The 6th U.S. Circuit Court of Appeals has determined that a pension plan’s summary plan description (SPD) failed to provide all the information required by the Employee Retirement Income Security Act (ERISA) about eligibility for supplemental benefits, so a participant who relied on the SPD and expected those benefits may be due relief.
In its opinion, the court noted that under ERISA, the SPD must be “written in a manner calculated to be understood by the average plan participant, and shall be sufficiently accurate and comprehensive to reasonably apprise such participants and beneficiaries of their rights and obligations under the plan.” In addition, the SPD must include, “the plan’s requirements respecting eligibility for participation and benefits; a description of the provisions providing for nonforfeitable pension benefits; and circumstances which may result in disqualification, ineligibility, or denial or loss of benefits.”
Citing the Supreme Court decision in CIGNA Corp. v. Amara, the 6th Circuit said that under ERISA Section 502(a)(3), a material conflict between the SPD and plan document can give rise to a claim for equitable relief. The Supreme Court ruled that under ERISA 502(a)(1)(B) conflicts between the terms of the SPD and plan document must be resolved in favor of the plan document, but it suggested that conflicts could be addressed under ERISA 502(a)(3) which allows a plan “participant, beneficiary, or fiduciary ‘to obtain appropriate equitable relief’ to redress violations of ERISA.”NEXT: Case specifics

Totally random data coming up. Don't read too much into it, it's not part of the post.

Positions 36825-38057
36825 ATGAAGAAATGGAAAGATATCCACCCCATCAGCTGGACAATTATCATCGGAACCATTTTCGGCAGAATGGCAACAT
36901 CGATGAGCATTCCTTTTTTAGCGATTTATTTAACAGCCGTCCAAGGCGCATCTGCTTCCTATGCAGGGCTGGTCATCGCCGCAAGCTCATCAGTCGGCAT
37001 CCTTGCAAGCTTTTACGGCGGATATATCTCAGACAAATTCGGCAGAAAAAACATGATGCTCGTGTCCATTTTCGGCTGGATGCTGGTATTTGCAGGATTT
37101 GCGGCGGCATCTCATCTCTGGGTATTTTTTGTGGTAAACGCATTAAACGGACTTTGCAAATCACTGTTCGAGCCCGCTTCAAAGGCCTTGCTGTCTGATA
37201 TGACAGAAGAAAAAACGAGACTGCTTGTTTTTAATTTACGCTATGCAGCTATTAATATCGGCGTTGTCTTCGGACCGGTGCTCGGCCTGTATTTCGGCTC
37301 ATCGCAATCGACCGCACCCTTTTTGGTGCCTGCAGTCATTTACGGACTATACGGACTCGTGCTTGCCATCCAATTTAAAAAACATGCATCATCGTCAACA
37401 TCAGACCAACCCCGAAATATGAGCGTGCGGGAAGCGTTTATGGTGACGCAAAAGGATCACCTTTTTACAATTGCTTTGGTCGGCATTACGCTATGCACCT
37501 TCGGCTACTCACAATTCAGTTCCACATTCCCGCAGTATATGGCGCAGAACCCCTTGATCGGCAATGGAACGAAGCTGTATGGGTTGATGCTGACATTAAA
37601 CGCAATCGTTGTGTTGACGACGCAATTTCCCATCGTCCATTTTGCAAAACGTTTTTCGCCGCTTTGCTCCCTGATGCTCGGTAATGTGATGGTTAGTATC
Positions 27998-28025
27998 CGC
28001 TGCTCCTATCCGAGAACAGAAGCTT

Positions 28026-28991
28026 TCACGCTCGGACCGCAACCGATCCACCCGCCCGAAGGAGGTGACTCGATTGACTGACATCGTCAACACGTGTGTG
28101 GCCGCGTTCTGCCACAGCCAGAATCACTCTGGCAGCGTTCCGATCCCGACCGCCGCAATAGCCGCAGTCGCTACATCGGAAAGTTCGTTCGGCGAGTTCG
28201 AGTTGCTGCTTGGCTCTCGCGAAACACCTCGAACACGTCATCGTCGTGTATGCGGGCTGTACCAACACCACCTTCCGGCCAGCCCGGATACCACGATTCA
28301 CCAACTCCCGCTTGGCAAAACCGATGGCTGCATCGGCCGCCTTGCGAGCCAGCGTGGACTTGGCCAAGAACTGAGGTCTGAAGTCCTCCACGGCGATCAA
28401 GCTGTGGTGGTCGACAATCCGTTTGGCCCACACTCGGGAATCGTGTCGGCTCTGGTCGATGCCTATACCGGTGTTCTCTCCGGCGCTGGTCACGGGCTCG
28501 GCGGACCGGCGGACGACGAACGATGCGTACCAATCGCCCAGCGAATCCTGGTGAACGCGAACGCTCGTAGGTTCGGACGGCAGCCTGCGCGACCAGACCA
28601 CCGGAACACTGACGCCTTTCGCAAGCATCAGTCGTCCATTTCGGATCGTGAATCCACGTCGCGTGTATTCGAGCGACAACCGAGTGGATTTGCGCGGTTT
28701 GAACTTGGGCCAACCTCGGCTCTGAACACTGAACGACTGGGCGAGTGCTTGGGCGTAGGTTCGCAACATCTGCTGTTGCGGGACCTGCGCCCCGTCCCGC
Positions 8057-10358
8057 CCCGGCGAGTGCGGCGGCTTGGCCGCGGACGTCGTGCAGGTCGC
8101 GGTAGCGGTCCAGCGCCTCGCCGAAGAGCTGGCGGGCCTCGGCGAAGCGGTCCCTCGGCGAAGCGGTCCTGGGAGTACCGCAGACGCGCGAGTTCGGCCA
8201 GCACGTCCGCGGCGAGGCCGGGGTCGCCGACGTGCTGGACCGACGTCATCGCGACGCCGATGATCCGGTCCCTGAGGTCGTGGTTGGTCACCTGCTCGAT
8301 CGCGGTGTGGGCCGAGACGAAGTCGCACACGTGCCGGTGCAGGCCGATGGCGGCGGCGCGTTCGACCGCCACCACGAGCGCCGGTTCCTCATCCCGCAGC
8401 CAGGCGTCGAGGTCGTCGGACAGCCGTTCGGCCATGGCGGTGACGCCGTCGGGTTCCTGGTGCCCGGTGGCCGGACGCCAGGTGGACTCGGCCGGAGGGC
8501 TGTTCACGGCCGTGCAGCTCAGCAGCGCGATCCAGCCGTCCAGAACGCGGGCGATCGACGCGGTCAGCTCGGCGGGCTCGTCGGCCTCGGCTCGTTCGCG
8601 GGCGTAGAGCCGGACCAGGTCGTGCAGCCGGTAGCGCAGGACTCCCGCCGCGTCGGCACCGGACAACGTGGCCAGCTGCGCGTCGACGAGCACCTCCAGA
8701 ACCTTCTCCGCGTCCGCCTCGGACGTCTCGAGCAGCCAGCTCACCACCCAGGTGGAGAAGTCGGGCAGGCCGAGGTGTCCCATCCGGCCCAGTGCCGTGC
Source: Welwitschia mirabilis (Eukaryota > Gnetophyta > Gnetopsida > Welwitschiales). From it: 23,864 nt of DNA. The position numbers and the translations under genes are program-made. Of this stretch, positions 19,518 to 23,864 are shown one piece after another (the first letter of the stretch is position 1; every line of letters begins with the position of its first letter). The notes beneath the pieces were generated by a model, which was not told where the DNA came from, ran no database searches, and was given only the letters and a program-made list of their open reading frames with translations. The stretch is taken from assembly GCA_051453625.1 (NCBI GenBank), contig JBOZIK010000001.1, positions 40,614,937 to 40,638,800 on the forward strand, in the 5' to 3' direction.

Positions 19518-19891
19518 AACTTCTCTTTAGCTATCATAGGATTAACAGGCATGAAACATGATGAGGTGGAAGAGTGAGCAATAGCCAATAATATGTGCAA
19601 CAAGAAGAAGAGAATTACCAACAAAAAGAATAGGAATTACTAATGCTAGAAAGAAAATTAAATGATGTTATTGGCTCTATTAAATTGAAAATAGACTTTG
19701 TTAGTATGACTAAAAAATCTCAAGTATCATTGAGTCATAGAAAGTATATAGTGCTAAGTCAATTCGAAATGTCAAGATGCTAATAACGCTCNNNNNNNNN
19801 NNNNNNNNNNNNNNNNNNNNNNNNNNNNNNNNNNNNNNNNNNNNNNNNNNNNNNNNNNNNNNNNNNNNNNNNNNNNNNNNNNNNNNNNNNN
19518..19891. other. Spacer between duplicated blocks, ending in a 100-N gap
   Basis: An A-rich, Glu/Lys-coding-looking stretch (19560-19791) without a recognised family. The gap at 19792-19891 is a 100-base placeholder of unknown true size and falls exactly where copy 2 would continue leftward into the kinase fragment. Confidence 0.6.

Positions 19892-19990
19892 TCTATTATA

The Chrysler Group LLC Pension Plan provided for supplemental benefits to be paid to early retirees who had 30 years of service and commenced payments within five years of retirement. However, while the plan document stated that vested, terminated participants “who met the eligibility for early retirement at the date his employment terminated, shall not be eligible to receive and early retirement supplement,” the SPD said “You do not need to be actively employed at retirement to be eligible for a supplement.”
Participant Randy D. Pearce was offered an early retirement incentive in 2008, which he denied. Afterwards, Chrysler terminated him for misuse of a company vehicle. Pearce applied for benefits thinking, after reading the SPD, that he would get his accrued pension benefits as well as the supplemental payments. However, he did not get the supplemental payments and after filing several appeals, he filed a lawsuit. A district court granted summary judgment to Chrysler for some claims and dismissed Pearce’s 502(a)(3) claim as futile.
However, the 6th Circuit reasoned that since the SPD offered no indication to Pearce that his eligibility for supplemental benefits was further contingent on his employment status at the time of retirement, “a conflict between the SPD and pension plan exists because the SPD misleads or fails to state addition requirements contained in the plan.” The court noted that, in the plan document, retirement seems to be defined as the time a participant requests benefits.
The court goes on to point out a specific problem with the SPD language: While the one sentence says the participant need not be actively employed, the SPD does not explain if it is distinguishing “active” employees from “inactive” employees or if it is simply stating that a participant’s employment status is irrelevant. “Given the appropriate lens through which we review SPD terms, it is easy to understand how Pearce, a non-attorney, would have understood the latter meaning,” the court wrote.The 6th Circuit remanded the case back to the district court for further review.
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